City first to sign agreement with water alliance

The Auburn City Council on Tuesday evening authorized Mayor Pete Lewis to sign an agreement with the Cascade Water Alliance to address the city's various concerns with CWA's intended use of Lake Tapps as a municipal water source.

By authorizing the mayor to sign, Auburn became just the first of the four cities in proximity to the lake — the others are Bonney Lake, Sumner and Buckley — that has agreed to be a party to the proposed Lake Tapps Area Water Resources Agreement. The remaining three cities and Cascade now will consider the agreement.

One of the principal concerns of the four cities has been procuring water for their residents.

"The problem it addresses is supplying enough water at a reasonable enough price to our citizens in the future," said Auburn Deputy Mayor Sue Singer. "Without this agreement, we could be paying many times over this price for water. This gives us everything we need."

Cascade, a non-profit corporation, is made up of the cities of Bellevue, Issaquah, Kirkland, Redmond and Tukwila, plus the Covington Water District, the Sammamish Plateau Water and Sewer District, and the Skyway Water and Sewer District. All of these entities have joined together to provide water to 370,000 residents and 22,000 businesses.

In 2005, Cascade entered into an agreement with Puget Sound Energy to purchase PSE's White River Project, including the Lake Tapps Reservoir and its hydroelectric plant, which PSE had owned for about 100 years. PSE had closed the plant in 2004 because of the high cost of acquiring a hydroelectric license.

According to the Maple Valley Reporter, in 1997 PSE found the Federal Energy Regulatory Commission requirements and the related costs for a license to expensive to continue to operate. In 2003, the Department of Ecology issued PSE the drinking water rights. Shortly after those rights were issued, the Puyallup Tribe of Indians, the Muckleshoot Indian Tribe, the four cities and private citizen Robert Cook appealed.

The cities of Auburn, Bonney Lake and Sumner made an offer to buy the lake in 2007, but Cascade closed a $39 million deal with PSE in February of 200, agreeing to pay $25 million for the lake and $5 million once the water rights cleared any tribal challenges. The remaining $9 million is for operational costs.

CWA obligations

In April of 2009, Cascade entered into a definitive agreement with the Lake Tapps Community Council that obligates Cascade to maintain water levels in the lake at "normal full pool," during the summer months. On Dec. 19, 2009, Cascade became the owner of the lake.

The four cities have maintained that they would suffer if the state Department of Ecology grants Cascade's permit application to use the lake as municipal water supply, as this would convert its existing hydroelectric water right from non consumptive to consumptive, resulting in water being removed from the basin.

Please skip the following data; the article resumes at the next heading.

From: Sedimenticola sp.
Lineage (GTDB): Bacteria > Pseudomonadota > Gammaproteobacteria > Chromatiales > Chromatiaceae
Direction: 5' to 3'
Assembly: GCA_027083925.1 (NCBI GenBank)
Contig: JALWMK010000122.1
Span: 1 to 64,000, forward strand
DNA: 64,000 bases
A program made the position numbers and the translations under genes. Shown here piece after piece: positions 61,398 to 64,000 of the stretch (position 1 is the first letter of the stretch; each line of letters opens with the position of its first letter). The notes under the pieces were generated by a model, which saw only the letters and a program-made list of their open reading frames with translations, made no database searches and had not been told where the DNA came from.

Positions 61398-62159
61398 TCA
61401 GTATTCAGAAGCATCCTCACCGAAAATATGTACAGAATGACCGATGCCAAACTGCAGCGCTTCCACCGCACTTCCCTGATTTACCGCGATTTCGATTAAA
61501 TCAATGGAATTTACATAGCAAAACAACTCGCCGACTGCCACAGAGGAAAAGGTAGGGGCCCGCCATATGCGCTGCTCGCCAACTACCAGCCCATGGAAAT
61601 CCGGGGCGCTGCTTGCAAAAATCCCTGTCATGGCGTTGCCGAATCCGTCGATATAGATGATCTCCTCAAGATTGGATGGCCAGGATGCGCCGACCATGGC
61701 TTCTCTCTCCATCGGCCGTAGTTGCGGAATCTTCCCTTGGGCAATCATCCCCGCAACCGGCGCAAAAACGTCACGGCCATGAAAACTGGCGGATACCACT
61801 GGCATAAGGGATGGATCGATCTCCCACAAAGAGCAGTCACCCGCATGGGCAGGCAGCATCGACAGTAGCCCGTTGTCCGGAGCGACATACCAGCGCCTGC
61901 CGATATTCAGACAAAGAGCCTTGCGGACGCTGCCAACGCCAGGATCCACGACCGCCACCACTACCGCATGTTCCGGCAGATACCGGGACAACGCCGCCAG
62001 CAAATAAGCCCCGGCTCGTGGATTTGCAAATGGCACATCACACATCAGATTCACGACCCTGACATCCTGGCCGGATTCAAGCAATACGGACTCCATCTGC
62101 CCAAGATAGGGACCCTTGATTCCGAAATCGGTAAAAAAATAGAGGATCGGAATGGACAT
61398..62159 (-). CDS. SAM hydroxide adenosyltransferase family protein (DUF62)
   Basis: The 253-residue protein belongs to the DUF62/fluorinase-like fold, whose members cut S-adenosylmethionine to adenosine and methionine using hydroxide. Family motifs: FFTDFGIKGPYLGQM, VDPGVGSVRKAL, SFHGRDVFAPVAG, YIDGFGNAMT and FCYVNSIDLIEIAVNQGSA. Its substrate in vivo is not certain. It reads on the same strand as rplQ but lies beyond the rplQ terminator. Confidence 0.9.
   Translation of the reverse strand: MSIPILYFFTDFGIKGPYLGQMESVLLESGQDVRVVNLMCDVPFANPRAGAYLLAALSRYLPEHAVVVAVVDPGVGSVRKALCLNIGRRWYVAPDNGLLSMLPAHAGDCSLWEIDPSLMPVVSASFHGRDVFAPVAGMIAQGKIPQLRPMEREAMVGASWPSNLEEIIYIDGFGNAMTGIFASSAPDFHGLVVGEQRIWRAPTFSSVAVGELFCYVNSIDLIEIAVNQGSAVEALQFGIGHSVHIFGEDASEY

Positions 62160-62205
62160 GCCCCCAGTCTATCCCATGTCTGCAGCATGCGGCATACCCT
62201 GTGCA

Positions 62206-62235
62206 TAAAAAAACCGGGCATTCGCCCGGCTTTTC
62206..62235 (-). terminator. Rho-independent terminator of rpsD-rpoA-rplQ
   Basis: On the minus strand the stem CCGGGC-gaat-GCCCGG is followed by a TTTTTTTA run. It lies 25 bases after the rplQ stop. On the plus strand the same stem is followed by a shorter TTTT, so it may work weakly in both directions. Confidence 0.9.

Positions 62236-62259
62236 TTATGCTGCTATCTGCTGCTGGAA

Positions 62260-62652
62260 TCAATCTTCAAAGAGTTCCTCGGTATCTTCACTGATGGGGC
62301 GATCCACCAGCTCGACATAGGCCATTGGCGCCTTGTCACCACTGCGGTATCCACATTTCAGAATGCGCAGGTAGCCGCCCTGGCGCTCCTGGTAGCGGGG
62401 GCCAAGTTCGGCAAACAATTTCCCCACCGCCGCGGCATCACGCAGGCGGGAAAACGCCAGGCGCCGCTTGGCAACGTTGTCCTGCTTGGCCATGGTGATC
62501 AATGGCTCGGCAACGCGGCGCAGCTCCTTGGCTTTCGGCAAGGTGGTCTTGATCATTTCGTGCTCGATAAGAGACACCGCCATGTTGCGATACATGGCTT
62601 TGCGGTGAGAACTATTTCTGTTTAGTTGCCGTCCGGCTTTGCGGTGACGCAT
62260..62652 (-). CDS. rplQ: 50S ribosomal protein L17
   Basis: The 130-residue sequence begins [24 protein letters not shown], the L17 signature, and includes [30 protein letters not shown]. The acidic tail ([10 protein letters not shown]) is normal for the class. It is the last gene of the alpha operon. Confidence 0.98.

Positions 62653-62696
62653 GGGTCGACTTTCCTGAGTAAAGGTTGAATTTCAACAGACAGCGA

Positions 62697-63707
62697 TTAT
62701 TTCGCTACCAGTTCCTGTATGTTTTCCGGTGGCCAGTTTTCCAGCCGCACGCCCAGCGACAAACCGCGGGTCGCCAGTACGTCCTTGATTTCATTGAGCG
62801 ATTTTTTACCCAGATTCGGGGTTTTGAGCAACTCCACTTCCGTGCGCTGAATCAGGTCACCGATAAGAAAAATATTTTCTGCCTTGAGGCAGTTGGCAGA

All of the cities are also in close proximity to the White River, an important water resource. Each city argues it has a duty and responsibility to provide water to serve its growing communities, and that if the basin is closed to new water withdrawals, it will be more difficult to secure what they need.

The cities also claim that Cascade's conversion and removal of water from the watershed of origin, without addressing the needs of the communities in the watershed, is inconsistent with growth management, watershed planning, water resource management and environmental policy.

Lawsuit pending

Auburn has a lawsuit pending in King County Superior Court contesting the water right application with the Department of Ecology.

Among its many provisions, the Lake Tapps Area Water Resources Agreement:

• Authorizes the formation of a Lake Tapps Municipal Advisory group. The group would consist of the mayors of each of four cities and three members of CWA's board of directors. As a non-voting entity, the group would advise the four cities of Cascade's decisions and keep it abreast of any concerns the cities might have with respect to its management of Lake Tapps. The group would meet at least twice every year, in April and October.

• Sets up remedies for any negative impact on water supply. The four cities must give Cascade 60-days notice to resolve the claimed impact, and if the problem is not resolved, the agreement authorizes them to pursue legal remedies.

• Cascade agrees to help the four cities in their efforts to meet their respective, projected, 50-year water needs by one or more the following measures; making available to the cities Cascade's agreement for the sale of wholesale water with the City of Tacoma, allowing them to purchase individually or together up to 10 million gallons per day, subject to various conditions; providing Lake Tapps Region Reserved Water; providing mitigation water from the Lake Tapps project tailrace to the White River; and supporting the efforts of any of the four cities to acquire new water rights or transfer existing water rights.

For their part, the four cities:

• Agree to purchase Tacoma Wholesale Water under Cascade's agreement with the City of Tacoma

• Agree to support Cascade's application for the water right

• Participate on the Municipal Advisory Group

Within 15 business days of the finalized agreement, the City of Auburn would withdraw and dismiss its pending lawsuit against Cascade and agree never to pursue it again.

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